Schools in the Monadnock region were approved to host clinics to administer a COVID-19 vaccine for children ages 5 to 11.

The Centers for Disease Control and Prevention (CDC) approved the two dose Pfizer vaccine for children ages five to 11 earlier in November. With the effectiveness of the vaccine still dividing the nation, I think parents should take a step back from vaccinating their kids so soon.

The Pfizer-BioNTech vaccine has passed safety and efficacy standards by the CDC, but we have seen the vaccine in adults show some side effects and wavers in efficiency. With the approval being very recent, we have yet to see if this vaccine holds long term effects, good or bad.

When it comes to adults getting the vaccine, they have the choice to carry through with getting the vaccine regardless of whether or not they are considering future side effects. Parents getting their kids vaccinated so soon might be a negative thing in the future. There is still so much about the COVID-19 vaccines we the public don’t know. I have to consider giving children the vaccine hasty until we can see the full effects of the vaccine on adults.

I, in my own research, have seen both the good and bad effects of the Pfizer vaccine in adults. I am not suggesting the vaccine is universally bad. There does, however, need to be conversation about the unprecedented speed of the approval and administration of the Pfizer vaccine. Even the mumps vaccine took a whole four years before it was given to the public. The modern mumps vaccine was distributed that fast because of the World War II groundwork set throughout the 1940s and 1950s. There were incremental breakthroughs for the mumps vaccine in the chase for polio and measles vaccines. The development of the mumps vaccine was due to prior, twentysome years worth of research already available before they started making it.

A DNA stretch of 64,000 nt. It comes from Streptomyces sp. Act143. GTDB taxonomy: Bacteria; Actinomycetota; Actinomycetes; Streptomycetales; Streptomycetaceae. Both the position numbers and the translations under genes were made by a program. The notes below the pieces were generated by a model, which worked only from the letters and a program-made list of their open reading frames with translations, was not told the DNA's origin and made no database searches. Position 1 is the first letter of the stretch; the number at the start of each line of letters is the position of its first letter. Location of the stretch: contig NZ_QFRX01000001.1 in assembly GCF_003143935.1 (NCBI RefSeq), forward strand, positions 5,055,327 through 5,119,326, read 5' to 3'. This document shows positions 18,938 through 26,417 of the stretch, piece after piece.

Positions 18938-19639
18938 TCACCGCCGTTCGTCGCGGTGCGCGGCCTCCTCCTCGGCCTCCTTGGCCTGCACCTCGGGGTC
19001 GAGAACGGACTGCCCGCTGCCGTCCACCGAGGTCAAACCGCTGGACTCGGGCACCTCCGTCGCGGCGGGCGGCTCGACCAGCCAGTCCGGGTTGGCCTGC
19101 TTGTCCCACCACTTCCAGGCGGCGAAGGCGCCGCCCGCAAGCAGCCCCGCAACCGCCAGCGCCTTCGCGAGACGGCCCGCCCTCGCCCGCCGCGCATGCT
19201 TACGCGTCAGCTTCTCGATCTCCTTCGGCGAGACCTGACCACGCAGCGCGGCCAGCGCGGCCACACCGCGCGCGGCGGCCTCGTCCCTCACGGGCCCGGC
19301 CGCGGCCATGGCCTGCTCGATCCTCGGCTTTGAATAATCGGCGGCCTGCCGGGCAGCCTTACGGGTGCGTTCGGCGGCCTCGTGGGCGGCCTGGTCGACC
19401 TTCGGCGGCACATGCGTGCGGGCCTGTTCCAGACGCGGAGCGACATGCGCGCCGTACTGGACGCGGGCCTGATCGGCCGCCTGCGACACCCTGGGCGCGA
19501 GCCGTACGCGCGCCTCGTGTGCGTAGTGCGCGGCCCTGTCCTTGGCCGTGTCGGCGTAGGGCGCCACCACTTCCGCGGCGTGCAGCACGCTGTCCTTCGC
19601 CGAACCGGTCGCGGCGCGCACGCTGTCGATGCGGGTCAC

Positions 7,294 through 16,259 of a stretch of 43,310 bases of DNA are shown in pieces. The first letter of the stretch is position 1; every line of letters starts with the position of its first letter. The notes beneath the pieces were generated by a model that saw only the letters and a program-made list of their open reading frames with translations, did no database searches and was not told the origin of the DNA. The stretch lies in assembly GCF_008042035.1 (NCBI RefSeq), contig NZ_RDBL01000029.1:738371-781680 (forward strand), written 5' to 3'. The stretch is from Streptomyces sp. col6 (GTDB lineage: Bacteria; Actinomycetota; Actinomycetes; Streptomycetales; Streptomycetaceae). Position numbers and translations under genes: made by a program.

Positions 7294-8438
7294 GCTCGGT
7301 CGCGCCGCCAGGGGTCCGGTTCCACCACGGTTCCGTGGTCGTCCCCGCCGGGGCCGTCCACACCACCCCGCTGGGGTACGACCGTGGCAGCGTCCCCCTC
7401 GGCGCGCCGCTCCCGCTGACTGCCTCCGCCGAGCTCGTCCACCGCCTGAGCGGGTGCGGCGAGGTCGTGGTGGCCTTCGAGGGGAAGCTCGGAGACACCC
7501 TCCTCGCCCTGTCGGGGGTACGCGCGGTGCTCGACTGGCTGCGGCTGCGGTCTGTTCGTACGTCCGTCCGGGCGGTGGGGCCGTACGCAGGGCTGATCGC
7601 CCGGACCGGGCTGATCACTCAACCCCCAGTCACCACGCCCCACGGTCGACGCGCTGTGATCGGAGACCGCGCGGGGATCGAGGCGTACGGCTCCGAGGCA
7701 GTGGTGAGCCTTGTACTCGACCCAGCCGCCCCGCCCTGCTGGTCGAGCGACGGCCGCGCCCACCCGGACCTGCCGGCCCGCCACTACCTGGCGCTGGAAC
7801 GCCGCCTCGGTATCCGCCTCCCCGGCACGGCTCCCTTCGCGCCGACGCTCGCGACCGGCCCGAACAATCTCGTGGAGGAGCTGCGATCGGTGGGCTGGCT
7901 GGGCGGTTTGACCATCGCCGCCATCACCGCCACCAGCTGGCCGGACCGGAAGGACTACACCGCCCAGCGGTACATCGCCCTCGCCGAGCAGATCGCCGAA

The research around vaccines for the corona virus has been nothing the United States’s scientific and medical community has ever seen. Those skeptical of the vaccine developments are being reasonable to an extent. But, until further research is conducted on the long effects of the vaccines, I think other protocols can be taken for children outside of the vaccine.


Abby Provencal can be contacted at

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